After a 2 1/2 week trip south, driving 2200 miles, I am left with so much to think about. The drive itself provided a lot (maybe too much?) time to think about the concept of home. When I decided to make the trip, it all hinged on timing — could I stay at my cousin’s home for almost 2 weeks and could I bookend the trip with stops in Weaverville, North Carolina, to visit with my dear friend. Once the timing was set, I put the dog in the back seat and went on my way, leaving my new home behind. When I arrived in Tallahassee, it felt like coming home and it should since I lived there for 37 years. However, I was struck by the thought that I have a new home and so I had to consciously try not to refer to Tallahassee as home. On the other hand, I felt a bit disloyal calling Lords Valley home.
After an absolutely wonderful time in Weaverville, Tallahassee and environs (more about that in a later post), I was reluctant to leave. The prospect of stopping in Weaverville, however, kept me from being too maudlin about leaving and the familiar drive through Georgia again left me with lots of time to think about whether home as a concept changes over time.
I visited with my former next door neighbor and good friend, Kay, taking a good long look at the house I lived in for over 30 years, where the children were raised. I thought about a time when we first bought the house and I stood across the street hardly believing that this would be my new home, where we would make memories, have a second child, and four dogs! When I looked at it, at first it made me a bit sad, but then it became just a house, no longer a home to me. It was only a home when I lived in it. Because travel in and out of Tallahassee is cumbersome to say the least, had I stayed I would see my children only a couple of times a year unless I traveled north. My new home in the Poconos is a different kind of home — for one (and one dog of course) — but one that still has the potential for building memories of family and friends, just in a different way.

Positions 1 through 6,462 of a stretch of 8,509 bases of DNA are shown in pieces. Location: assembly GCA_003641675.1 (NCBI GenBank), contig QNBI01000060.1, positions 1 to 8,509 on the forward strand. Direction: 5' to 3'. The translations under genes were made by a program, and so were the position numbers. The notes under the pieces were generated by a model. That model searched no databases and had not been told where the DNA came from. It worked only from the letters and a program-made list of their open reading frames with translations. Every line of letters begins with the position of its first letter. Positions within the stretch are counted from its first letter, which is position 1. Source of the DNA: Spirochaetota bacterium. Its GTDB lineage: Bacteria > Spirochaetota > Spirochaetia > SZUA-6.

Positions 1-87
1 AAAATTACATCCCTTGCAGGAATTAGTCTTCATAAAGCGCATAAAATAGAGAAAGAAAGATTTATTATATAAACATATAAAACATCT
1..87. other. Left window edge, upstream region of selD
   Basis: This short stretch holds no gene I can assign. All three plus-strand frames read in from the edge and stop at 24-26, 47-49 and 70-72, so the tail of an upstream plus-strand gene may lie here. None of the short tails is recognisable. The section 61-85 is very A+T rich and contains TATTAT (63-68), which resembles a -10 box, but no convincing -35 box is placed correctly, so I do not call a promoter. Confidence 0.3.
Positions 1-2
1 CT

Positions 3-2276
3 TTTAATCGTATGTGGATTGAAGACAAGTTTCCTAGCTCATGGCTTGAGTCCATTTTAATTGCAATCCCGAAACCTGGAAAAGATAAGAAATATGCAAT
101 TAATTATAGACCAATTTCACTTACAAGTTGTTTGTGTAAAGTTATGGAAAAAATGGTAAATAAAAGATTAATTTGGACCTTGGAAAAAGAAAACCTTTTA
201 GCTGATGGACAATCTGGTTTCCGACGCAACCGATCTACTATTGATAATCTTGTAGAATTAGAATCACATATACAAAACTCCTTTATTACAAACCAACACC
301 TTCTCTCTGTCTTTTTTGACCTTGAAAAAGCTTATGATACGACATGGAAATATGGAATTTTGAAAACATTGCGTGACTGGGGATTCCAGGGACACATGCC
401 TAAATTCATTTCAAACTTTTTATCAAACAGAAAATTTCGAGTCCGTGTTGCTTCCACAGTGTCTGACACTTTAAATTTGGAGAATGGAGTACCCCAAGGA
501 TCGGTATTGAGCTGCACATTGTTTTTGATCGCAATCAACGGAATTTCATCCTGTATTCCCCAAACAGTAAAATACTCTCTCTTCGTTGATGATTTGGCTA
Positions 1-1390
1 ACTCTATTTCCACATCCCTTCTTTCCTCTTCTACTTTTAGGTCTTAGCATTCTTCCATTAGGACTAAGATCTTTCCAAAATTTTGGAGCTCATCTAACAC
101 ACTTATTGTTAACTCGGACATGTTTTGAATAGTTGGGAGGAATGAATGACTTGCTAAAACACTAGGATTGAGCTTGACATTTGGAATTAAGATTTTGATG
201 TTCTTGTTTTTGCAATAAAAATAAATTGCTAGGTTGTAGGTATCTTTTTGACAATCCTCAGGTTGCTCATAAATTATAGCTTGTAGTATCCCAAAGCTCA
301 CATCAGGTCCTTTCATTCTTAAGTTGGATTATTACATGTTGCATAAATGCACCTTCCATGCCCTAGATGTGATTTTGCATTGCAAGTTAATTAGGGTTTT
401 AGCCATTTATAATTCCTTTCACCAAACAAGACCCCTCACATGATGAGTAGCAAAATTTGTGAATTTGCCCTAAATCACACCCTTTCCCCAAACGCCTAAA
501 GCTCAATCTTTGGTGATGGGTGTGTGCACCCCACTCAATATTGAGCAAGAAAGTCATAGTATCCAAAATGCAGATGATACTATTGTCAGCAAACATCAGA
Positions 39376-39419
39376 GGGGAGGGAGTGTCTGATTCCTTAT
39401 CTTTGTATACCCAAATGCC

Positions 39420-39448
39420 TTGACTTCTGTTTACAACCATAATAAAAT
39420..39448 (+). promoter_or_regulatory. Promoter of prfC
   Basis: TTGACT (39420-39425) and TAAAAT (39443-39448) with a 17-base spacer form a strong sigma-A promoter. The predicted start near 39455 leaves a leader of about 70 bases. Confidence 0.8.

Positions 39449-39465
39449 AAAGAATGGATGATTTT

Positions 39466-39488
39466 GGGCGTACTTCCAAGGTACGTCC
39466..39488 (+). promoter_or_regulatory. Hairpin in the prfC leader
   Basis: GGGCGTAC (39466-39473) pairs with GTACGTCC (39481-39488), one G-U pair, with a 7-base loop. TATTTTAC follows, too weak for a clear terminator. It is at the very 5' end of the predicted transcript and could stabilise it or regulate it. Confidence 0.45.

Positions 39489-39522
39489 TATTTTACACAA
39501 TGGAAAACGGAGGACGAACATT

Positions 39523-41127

Two homes — that’s the conclusion I have come to — I can comfortably call Tallahassee home as well as Lords Valley. When I discussed these ideas and feelings with my friend, Lynda, she simply said that I am where I’m supposed to be. Close to family, within driving distance of the greatest city in the world. But, close to family is the most important thing and that which makes a place a home. I used to stand at the end of the hall and look down into the kitchen, out to the carport and think, “This is a great home and I love it.” Now, I do the same thing here, looking out at the woods, looking at the fireplace and thinking, “This is a nice home and I love being close to my children and grandchild.” I am still struggling with the concept of home but have made peace for now with having two homes that mean two different things.